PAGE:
Your AWS credentials authorize access to your Amazon Web Services account. Fugue searches for your AWS credentials in several places in order to install and communicate with the Fugue Conductor. If you’re setting up Fugue with the init command, the -p or --profile option instructs Fugue to use a given AWS credential profile. If you’re setting up Fugue with environment variables, the FUGUE_AWS_CREDENTIALPROFILE environment variable does the same thing.

Your Fugue user credentials enable use of Fugue. Fugue stores your user credentials in the credentials file and uses them to authorize Fugue CLI commands. When you’re switching Fugue users with fugue user set, the -p or --profile option instructs Fugue to switch to the user in the given profile.

Best Practices For Multiple Users

Keep Each User in a Separate Profile

For ease of switching users, it’s a best practice to keep each user in a separate profile. Since fugue user set overwrites a profile with that user’s credentials, keeping only one set of credentials in each profile prevents non-active credentials from being overwritten.

To create a profile, use fugue user set -p <profile> <user> <secret>. This sets the active user to <user> and saves it under the specified profile <profile>, creating the profile if it doesn’t exist.

For example, the following command creates an alice profile and switches to the alice user:

fugue user set --profile alice alice oSedQchb1aXaibzLdW7xOJEXAMPLEEXAMPLEEXAMPLE=

The credentials file might then look like this:

[default-123456789012-us-east-1]
secret = E6a5iZ9jbxoWgGIid65i6zEXAMPLEEXAMPLEEXAMPLE=
user = root

[alice]
secret = oSedQchb1aXaibzLdW7xOJEXAMPLEEXAMPLEEXAMPLE=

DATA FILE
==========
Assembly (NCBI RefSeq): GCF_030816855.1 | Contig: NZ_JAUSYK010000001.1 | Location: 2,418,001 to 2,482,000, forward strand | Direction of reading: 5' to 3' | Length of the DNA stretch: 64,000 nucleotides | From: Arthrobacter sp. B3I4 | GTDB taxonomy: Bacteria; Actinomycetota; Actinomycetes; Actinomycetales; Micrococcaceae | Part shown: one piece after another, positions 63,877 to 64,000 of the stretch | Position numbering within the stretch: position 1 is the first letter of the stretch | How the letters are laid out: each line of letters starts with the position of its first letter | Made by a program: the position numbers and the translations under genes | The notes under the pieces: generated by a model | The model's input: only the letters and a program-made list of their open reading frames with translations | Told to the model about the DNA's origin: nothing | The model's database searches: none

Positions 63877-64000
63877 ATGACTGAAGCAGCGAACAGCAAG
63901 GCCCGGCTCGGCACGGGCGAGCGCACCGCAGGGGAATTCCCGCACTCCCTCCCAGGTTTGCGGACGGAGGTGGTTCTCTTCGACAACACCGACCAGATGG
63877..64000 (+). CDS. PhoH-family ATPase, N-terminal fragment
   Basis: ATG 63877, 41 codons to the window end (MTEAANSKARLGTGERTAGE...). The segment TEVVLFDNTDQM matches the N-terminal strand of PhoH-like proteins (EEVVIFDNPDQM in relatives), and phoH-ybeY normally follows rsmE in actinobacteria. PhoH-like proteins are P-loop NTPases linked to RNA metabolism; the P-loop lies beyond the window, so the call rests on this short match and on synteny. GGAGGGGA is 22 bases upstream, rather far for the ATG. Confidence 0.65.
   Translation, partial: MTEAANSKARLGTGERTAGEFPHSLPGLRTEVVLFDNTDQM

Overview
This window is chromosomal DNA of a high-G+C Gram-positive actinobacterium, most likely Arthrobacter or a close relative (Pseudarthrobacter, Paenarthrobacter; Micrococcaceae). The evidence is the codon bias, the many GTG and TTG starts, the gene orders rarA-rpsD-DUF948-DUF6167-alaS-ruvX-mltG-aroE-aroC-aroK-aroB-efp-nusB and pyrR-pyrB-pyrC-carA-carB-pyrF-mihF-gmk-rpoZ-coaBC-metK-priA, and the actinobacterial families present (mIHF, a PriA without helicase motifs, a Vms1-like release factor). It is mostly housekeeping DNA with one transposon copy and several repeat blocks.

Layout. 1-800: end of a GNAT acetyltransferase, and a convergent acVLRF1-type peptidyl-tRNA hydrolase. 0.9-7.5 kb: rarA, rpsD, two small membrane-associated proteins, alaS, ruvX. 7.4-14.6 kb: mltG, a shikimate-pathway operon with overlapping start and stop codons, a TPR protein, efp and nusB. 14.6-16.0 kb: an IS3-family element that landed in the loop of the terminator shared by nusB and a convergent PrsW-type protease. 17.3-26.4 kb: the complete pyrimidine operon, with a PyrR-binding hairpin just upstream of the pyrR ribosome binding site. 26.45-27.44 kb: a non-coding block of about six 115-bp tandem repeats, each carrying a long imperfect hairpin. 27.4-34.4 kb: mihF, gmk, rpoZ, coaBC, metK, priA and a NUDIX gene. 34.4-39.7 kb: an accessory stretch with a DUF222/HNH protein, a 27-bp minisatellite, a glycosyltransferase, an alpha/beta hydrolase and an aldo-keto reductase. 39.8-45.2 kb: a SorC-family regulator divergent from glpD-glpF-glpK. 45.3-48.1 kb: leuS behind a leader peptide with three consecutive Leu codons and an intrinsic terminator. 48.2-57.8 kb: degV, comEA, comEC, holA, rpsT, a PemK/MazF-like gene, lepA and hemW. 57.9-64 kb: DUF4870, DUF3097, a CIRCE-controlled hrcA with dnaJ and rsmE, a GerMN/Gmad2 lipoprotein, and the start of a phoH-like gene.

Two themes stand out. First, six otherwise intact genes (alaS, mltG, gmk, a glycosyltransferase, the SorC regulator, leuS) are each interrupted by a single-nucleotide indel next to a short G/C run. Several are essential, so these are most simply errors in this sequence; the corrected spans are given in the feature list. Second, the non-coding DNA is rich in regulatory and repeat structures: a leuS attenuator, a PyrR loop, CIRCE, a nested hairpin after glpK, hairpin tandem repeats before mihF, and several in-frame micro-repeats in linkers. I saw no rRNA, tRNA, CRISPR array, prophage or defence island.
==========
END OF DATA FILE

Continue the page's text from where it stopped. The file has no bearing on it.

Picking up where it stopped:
user = alice

Here, root credentials are saved under the default-<AWS account>-<region> profile, and alice credentials are saved under the alice profile.

Switching from alice to root would look like this, following the fugue user set --profile <profile> <user> <secret> format:

fugue user set --profile default-123456789012-us-east-1 root E6a5iZ9jbxoWgGIid65i6zEXAMPLEEXAMPLEEXAMPLE=

The root user is enabled by default. The paid version of Fugue allows multiple users; see Fugue Features for details.

Checking Which User is Active

If you’ve forgotten which Fugue user is active, there are a few ways you can look it up.

If you have a fugue.yaml file, you can look at it to see if there’s a profile entry under user:

conductor:
  ami: ami-4e7fb134
  region: us-east-1
  secretsKeyId: alias/fugue/rbac/secrets
user:
  profile: alice

In this case, the active user is alice. However, if no profile line exists, this means the user in the default profile is active.

If you’ve set the user via the environment variable FUGUE_USER_NAME or FUGUE_USER_USERID, just echo the variable you used:

echo $FUGUE_USER_USERID
echo $FUGUE_USER_NAME

The active user will be displayed.

The other method of checking the active user works whether or not you have a fugue.yaml file. Just issue any command with the -v verbose option set (e.g., fugue -v status). The CLI will print configuration info, including which user and profile is active, prior to executing the command.

-------------------------------Configuration Info-------------------------------
Fugue CLI Version: 1.18.5-4208-e4502ee6f4a2621078818528dfbd4a581fce2a69
Conductor AMI: ami-4e7fb134
Configuration File Path (symbolic links followed): /Users/main-user/projects/fugue.yaml
Conductor Region: us-east-1
Compositions Bucket: fugue-xxxxxxxxxxxx-us-east-1
Request Queue: fugue-demarc-requests
Response Table: fugue-cli-responses
Fugue User-Id: alice
Fugue Profile: alice
Fugue Credentials file: /Users/main-user/projects/credentials
--------------------------------------------------------------------------------

Replacing Lost Credentials

If you’ve lost the secret for a non-root user, you can execute the fugue policy generate-secret command to create a new secret. See example here.

If you’ve lost the root user credentials, you can execute the fugue support reset-secret command to generate a new secret. See example here.